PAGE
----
Lightening the Flywheel
~ Rob and Dave don't know much about flywheel lightening,
having never had the experience. ~
In his "Easy Modifications" advice, John Connolly (Aircooled.Net) wrote the following regarding lightening the flywheel -
Have Your Flywheel Lightened.
Note: Engine removal is required for this modification.
If you are uncoordinated at driving a stick, or have a HEAVY car (Baja, Bus or Type 3 or 4), this modification is NOT for you. The lightened flywheel will allow the engine to accelerate (resppond) faster. Do NOT add a heavy duty clutch unless you get an 8-doweled crank and flywheel to keep the flywheel on tight! Don't forget that changing flywheels requires you to re-set the endplay, and it's strongly recommended (by me) that you change your flywheel seal (main seal) and o-ring. You are in there, so you may as well do it. Check your clutch while you're at it, too!
Here's the theory -
Lightening the flywheel cannot result in increased steady state horsepower as measured by a dynamometer (dyno). After all, the flywheel is not an energy creating device. However, since a flywheel does absorb and store some of the energy generated by the engine during acceleration, a lighter flywheel does result in increased transient state energy delivered to the rear wheel, and some therefore measurable acceleration improvement.
A lightened flywheel will not increase horsepower, but it sure does decrease acceleration times. It has been said that "..the effect of reducing rotational inertia on driveline parts has 15 times the benefit of just reducing the weight of the car." Supposedly the difference in how the engine spools up is not subtle, but positively sensational. Some have said that lightening the flywheel "is the single most important modification that I have made in quite a while, and I have made quite a few."
As far as perceived acceleration goes, your engine sees the mass of your car as a point stuck way out on some lever arm that it has to twist. If your engine is direct drive (i.e. no gear reduction), you'd need quite a bit of torque to get that all that weight moving faster. So somebody invented gears, which has the effect of changing the length of the lever, as far as the engine is concerned.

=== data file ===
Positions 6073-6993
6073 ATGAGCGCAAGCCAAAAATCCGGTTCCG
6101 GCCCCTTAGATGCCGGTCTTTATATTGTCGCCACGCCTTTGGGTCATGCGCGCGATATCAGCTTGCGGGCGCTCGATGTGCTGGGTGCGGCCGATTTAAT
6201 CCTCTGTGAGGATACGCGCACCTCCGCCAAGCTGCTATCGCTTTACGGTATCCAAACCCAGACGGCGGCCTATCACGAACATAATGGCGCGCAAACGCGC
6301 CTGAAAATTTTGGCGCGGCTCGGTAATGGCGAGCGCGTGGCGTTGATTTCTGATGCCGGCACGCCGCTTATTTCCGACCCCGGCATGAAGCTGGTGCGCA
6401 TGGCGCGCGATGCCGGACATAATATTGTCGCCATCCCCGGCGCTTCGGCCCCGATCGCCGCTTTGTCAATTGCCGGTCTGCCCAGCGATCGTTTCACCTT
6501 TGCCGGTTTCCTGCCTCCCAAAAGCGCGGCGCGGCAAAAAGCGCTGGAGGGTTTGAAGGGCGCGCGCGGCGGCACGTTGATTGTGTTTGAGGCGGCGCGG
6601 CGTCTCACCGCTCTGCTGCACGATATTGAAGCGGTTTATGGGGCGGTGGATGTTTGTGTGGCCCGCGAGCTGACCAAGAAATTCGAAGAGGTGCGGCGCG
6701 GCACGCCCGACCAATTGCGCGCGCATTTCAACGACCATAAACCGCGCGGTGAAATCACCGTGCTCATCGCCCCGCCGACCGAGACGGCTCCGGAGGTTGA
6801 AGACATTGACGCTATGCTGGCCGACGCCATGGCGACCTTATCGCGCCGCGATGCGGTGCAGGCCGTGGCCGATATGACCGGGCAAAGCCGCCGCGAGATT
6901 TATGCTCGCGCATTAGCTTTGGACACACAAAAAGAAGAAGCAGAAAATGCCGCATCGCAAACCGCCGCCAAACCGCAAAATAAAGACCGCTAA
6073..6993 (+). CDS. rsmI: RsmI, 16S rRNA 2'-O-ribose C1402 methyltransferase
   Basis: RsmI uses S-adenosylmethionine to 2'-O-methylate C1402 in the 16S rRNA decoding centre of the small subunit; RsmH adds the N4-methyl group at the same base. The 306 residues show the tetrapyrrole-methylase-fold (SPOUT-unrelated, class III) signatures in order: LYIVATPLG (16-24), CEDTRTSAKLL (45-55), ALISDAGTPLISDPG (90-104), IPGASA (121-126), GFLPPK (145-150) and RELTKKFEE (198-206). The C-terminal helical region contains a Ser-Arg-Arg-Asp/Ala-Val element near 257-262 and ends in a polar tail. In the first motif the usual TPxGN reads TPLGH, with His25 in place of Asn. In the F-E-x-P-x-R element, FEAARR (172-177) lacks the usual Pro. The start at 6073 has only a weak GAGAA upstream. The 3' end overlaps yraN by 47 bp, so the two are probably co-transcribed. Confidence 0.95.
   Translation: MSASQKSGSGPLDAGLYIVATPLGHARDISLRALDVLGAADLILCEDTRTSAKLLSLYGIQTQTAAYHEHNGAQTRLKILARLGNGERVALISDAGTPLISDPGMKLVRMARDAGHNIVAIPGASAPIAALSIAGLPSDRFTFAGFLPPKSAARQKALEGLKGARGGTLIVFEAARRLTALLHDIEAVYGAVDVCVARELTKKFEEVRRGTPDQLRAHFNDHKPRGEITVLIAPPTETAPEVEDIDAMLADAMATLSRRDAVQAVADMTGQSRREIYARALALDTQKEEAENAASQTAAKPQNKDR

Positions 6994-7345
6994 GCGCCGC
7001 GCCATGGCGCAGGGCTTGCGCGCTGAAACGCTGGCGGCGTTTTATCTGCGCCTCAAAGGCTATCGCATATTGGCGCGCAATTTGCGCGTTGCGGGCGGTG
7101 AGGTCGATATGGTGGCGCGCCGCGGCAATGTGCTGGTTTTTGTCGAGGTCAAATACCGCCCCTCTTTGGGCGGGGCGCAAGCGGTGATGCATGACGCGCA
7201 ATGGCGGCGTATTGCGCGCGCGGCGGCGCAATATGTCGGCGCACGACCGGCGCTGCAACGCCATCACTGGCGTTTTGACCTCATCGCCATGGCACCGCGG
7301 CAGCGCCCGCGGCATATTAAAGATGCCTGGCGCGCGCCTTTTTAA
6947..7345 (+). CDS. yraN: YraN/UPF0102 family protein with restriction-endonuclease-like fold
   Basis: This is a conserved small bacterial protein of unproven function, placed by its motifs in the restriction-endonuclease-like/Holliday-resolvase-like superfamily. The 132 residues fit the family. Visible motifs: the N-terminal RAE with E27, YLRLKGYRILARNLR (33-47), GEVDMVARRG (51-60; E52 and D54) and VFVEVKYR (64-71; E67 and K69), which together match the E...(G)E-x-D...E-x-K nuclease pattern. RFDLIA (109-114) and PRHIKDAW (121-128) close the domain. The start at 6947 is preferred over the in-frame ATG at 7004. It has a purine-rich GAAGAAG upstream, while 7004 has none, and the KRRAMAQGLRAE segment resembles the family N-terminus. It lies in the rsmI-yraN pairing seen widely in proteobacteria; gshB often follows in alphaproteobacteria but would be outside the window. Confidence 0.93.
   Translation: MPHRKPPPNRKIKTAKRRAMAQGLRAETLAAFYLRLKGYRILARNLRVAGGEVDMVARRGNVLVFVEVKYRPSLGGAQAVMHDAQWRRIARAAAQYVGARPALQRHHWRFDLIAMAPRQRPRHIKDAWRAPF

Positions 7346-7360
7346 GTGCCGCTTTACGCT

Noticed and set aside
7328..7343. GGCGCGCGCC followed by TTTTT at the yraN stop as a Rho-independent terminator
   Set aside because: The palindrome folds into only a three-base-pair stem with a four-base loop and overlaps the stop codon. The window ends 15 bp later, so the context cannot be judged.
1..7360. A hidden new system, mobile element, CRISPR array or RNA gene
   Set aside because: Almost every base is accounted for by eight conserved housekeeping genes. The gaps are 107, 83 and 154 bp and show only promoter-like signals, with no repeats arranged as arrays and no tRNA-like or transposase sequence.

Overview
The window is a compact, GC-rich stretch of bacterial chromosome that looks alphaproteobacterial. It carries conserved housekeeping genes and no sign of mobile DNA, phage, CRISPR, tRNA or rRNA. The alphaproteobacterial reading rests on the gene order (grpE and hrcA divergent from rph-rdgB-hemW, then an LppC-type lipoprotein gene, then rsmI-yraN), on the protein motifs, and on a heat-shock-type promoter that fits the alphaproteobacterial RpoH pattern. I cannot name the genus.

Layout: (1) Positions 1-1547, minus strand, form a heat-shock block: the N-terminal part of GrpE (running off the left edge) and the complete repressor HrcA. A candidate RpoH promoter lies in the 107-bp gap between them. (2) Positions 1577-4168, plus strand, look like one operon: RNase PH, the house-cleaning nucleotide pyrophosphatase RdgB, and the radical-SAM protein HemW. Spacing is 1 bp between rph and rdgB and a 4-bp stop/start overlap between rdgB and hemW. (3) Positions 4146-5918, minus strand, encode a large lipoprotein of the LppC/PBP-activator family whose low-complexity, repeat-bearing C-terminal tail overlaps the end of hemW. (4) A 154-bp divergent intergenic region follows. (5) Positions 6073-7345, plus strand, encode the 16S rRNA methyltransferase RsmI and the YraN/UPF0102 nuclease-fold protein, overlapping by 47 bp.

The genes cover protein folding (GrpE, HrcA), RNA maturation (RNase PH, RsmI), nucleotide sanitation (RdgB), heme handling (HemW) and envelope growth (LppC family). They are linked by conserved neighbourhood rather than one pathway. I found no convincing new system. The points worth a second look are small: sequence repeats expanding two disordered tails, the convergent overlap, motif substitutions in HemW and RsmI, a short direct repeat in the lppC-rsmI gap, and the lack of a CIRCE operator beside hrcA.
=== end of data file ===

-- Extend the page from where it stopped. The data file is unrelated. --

Suppose you had a magic flywheel with all the mass concentrated at the outer edge. Now the flywheel is stuck directly to the engine, so you can't reduce its effective moment via gearing. The only way you can reduce the moment is by lightening it and/or changing its mass distribution. If you could somehow remove 10 lbs from the rim of the flywheel, and the flywheel's radius was also one foot, then that would have the same effect on acceleration in first gear as reducing the mass of the car by 10x13.57 or 135.7 pounds. Now I am guessing the flywheel's radius is more like six to eight inches or so, so 10 pounds off it's outer edge would have the same effect as reducing the car's mass by more like 70-100 pounds (in first gear). Only you can't take that much weight off the edge, and moments of disks look more like 1/2mr2, etc. etc. The point is that in first gear, the mass of your car appears to be only 20-30 times that of 10 pounds out at the edge of your flywheel, as far as the engine can tell. So the reduction of weight of the flywheel begins to be pretty significant. Expect bigtime effective acceleration improvements in first gear for proper flywheel lightening, similar to what you'd expect from reducing the weight of the car by anywhere from 70 to 100 lbs or more. The benefits decrease in higher gears in proportion to whatever the ratio is.
Obviously, the lighter your car is to begin with, the bigger an acceleration improvement you'll see since the flywheel mass represents a larger portion of the perceived mass of the car.
Rob's comment: Whilst all the above is true, it's important to note that the VW engineers did not put ANYTHING on the car they did not think was needed - it was built to a price like every other car on the market - and at the CHEAP end of the car market at that. So whilst lightening the flywheel will benefit you in one area (engine response time and improved acceleration in the lower gears) there IS a price to pay. The flywheel is there to do one thing which has two distinct benefits - it adds momentum (stored energy) to the spinning engine. Firstly, it smooths out the power pulses between the firings. Your 4 cylinder engine only fires twice in each revolution, so it needs to STORE some of that power between firing pulses so you get a smooth running engine. That's especially so at idle and low RPMs where the power pulses are small. The second thing is that to get the car moving, you need to apply power from the spinning engine to the stationary vehicle via the clutch. The energy stored in the flywheel is very important in getting a smooth transition from stationary to moving. So, if you lighten your flywheel, the price you will pay is a "lumpy" idle and it might need to idle at higher rpms, which means changes to the timing and the carburettor; and it also means you'll have to rev the engine more when moving off or risk stalling. This increases the wear on your clutch plate at a miminum. Don't underestimate these effects either, continually having to goose your throttle at each set of traffic lights WILL get wearing after a while, and if your partner drives your car, there will be a LOT of bunny hops and stalling before they get used to the different way of driving. Your car, your choice.
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